Like other users of fossil fuels, aircraft emit CO2, NOx, soot, water, and sulfates into the atmosphere, all of which can impact the earth’s energy balance. Moreover, because of the altitude at which the emissions are deposited, the effects on the climate can be accentuated, especially through the formation of contrails and high altitude cirrus clouds. Aviation emissions currently account for between 2%-5% of direct anthropogenic radiative forcing (energy imbalance), and this percentage is expected to increase over the next 30 years.
Laboratory for Aviation and the Environment climate research
It is critical that aviation’s climatic effects are modeled appropriately so their environmental costs, as well as the societal costs of adaptation and mitigation, can be understood. Different emissions species have different magnitudes of impact and act across different lifetimes, making it critical to develop appropriate models of the Earth’s climate system.
The Laboratory for Aviation and the Environment assesses the economic impacts of aviation-related climate change. We developed an approach that estimates the relationship between changes in aviation emission projections and changes in the Earth’s energy balance, average temperature, and total societal damages. Our climate model is part of the Aviation Environmental Portfolio Management Tool (APMT) and has been used extensively to inform policy deliberations in domestic and international contexts.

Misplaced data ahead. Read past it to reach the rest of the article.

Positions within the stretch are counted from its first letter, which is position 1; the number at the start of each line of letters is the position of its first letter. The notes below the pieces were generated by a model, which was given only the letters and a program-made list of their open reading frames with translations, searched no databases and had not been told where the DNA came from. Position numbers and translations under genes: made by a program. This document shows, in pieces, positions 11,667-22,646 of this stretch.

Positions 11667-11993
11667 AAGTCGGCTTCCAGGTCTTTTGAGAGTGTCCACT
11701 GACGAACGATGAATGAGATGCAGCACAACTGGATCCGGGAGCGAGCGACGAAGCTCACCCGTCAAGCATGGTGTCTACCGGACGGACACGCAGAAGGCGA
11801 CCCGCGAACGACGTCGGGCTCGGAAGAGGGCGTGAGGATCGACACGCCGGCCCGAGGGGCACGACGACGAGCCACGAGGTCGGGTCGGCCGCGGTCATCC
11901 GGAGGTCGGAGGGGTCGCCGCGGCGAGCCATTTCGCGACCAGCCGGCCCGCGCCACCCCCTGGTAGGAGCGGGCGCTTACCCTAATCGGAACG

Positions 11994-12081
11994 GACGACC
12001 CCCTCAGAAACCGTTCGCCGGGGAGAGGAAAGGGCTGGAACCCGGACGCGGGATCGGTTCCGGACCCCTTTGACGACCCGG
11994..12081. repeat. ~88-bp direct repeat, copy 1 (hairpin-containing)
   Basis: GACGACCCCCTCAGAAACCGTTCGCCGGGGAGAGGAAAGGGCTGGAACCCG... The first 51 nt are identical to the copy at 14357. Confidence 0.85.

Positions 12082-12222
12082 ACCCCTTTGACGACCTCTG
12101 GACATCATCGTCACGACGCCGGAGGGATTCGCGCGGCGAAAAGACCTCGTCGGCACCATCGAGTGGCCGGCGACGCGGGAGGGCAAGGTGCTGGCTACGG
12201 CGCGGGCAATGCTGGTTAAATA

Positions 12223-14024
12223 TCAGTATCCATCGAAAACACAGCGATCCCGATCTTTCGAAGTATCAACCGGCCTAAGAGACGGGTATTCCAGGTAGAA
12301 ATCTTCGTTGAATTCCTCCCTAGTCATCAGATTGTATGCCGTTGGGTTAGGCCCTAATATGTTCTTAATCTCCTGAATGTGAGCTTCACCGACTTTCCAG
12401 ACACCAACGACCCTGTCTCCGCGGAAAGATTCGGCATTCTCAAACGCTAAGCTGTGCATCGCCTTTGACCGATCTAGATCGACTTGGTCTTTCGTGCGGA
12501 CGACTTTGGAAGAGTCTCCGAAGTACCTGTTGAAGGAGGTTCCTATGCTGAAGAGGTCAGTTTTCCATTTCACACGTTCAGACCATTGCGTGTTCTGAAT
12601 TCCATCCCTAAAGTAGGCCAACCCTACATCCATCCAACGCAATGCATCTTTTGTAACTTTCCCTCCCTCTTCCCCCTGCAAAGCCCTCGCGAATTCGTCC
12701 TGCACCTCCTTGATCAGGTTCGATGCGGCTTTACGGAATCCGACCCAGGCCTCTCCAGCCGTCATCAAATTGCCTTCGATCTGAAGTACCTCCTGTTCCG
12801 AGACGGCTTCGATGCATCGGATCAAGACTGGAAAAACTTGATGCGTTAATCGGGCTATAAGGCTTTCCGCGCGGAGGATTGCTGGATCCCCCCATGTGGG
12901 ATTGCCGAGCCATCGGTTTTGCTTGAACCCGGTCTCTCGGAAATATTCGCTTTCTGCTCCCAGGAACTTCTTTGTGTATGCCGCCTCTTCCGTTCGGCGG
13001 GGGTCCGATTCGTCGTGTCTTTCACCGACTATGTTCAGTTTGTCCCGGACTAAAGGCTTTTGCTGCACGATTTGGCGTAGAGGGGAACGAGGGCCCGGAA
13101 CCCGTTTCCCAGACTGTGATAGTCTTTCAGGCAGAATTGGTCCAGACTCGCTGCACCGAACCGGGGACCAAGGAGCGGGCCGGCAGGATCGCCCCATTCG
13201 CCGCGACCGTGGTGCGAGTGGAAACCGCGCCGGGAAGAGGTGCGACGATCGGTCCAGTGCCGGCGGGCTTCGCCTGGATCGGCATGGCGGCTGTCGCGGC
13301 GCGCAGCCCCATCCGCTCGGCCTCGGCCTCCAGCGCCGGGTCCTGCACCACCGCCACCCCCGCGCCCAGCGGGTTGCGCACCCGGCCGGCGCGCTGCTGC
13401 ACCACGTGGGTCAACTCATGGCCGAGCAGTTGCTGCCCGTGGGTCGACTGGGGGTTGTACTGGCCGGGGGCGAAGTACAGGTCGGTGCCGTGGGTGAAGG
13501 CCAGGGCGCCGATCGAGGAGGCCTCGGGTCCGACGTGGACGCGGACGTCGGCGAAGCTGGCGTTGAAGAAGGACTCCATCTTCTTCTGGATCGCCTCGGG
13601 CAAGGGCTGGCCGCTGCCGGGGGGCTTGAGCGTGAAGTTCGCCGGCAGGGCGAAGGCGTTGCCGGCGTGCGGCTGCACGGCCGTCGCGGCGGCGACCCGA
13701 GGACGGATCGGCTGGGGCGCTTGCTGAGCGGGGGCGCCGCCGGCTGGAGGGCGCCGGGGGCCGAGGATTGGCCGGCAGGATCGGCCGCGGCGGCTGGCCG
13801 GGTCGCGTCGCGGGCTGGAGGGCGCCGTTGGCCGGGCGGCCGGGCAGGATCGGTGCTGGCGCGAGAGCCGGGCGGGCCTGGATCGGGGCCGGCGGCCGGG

The lab also undertakes fundamental studies into the mechanisms of aviation-related impacts on the atmosphere and climate. Examples include studies of the impact of aircraft emissions on stratospheric chemistry, cross-coupling between aircraft and other emissions in terms of their climate impacts, and coupling between air quality and climate change.
We are also researching the implications of proposed geoengineering schemes. We are investigating the potential efficacy and impacts of deploying an “aerosol shield” in the stratosphere to reflect incoming solar radiation and thereby offset a portion of warming. The aim of this research is to foster a balanced understanding of the risks and potential benefits of geoengineering, so that should such a measure ever be required knowledge about it’s environmental implications will be in-hand.
Recent archival publications on ‘Climate’